The goal of any auxlang that strives to create a just world, should be to decentralize the dominant culture, and to eliminate cultural dominance. Of course, it would be ridiculous to claim that a language could do this. Such a language must only be part of a broader movement, a means to the creation of a just world. And it must be considered replaceable whenever it proves to be unjust, or whenever people have become too rigid about it. The goal is not linguistic stability; the goal is justice. The goal is not to make people see each other as equals, but to make people equal.

Esperanto Book Archive on Áya Dan

Raye Chell Mahela

homo kaj kosmo - esperanto revuo 2


A while ago, a bunch of old Esperanto books and magazines were donated to our local Esperanto group (Esperanto Kansas City).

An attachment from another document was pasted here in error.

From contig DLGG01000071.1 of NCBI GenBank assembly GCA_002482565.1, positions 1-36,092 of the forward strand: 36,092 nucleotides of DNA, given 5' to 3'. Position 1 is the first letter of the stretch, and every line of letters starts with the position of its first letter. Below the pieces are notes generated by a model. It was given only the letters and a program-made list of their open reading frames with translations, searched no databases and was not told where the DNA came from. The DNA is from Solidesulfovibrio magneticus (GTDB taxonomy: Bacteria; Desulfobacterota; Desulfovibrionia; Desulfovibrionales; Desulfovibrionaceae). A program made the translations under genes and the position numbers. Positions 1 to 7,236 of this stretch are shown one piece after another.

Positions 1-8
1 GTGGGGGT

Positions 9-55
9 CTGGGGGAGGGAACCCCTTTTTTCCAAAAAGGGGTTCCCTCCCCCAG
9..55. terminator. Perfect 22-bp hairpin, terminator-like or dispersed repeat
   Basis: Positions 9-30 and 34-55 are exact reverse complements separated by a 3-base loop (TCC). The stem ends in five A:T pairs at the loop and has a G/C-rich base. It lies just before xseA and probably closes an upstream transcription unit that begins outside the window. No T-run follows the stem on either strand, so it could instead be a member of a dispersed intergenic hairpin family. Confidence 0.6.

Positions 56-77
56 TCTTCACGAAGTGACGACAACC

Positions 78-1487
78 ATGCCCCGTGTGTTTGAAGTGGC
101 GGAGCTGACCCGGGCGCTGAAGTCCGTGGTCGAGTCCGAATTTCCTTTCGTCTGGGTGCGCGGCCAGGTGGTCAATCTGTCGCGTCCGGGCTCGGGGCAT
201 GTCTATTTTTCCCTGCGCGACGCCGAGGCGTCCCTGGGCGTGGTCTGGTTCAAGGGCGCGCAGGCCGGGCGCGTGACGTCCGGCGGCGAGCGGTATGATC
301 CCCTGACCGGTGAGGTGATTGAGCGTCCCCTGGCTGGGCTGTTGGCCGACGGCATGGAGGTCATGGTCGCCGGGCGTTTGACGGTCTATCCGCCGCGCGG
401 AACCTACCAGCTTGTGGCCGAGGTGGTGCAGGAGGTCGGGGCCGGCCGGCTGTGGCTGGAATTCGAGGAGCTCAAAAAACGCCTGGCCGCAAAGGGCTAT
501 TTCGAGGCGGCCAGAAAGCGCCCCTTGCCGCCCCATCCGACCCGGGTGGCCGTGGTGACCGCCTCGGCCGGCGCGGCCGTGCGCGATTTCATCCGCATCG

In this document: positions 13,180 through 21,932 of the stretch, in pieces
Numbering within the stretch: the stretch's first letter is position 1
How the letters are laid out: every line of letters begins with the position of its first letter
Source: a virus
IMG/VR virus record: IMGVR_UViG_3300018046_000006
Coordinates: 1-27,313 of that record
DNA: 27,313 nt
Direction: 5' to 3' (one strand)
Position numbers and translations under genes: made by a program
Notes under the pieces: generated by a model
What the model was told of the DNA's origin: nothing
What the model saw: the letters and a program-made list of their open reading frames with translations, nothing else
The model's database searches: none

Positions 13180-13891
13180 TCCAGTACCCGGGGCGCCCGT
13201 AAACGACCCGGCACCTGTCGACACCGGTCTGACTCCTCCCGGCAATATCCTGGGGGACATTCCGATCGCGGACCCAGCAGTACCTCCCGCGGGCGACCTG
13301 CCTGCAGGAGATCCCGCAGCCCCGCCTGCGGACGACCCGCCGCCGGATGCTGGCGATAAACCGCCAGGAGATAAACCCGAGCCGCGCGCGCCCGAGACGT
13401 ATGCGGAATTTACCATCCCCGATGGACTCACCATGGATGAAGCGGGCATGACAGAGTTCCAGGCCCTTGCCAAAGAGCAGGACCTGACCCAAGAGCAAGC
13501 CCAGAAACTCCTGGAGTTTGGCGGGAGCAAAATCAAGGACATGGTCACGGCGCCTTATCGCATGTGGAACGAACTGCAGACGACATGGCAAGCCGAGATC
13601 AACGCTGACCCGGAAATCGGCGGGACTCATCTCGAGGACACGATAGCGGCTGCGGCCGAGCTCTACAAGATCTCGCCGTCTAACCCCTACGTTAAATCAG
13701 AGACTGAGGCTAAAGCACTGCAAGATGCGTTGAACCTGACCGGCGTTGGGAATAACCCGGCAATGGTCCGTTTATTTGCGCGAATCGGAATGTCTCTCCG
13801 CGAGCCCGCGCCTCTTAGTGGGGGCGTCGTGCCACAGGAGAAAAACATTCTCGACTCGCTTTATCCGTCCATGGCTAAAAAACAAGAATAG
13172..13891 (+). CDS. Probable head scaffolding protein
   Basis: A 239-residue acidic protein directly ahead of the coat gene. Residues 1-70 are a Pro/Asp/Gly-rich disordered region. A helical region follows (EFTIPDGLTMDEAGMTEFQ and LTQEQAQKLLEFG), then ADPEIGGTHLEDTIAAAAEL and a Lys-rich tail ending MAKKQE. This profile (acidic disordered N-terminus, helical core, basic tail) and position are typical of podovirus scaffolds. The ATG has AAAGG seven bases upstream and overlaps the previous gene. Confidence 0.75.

These books go back as far as the 1930s, and right now they just sit in my apartment. I would like to archive them, so I will try to scan some of them over time.

You can view the first two entries on the Esperanto Book Archive page.

Anyone want to help me parse text files?

Raye Chell Mahela


I think that it would be nice to build a dictionary that has translations between many conlangs and natlangs, for use as a single application.

And, let me know if this has already been done, because I don’t want to reinvent the wheel or anything.

I’ve set up a GitHub project here:
in hopes that I can get some help with this casual project.

Mainly, I’ve pulled dictionaries from around the ‘web, and they need to be parsed. Most of these dictionaries aren’t made with the idea of parsability in mind, only being read by a human. Scraping data from documents like these is always a pain, and I wouldn’t want to do it all solo.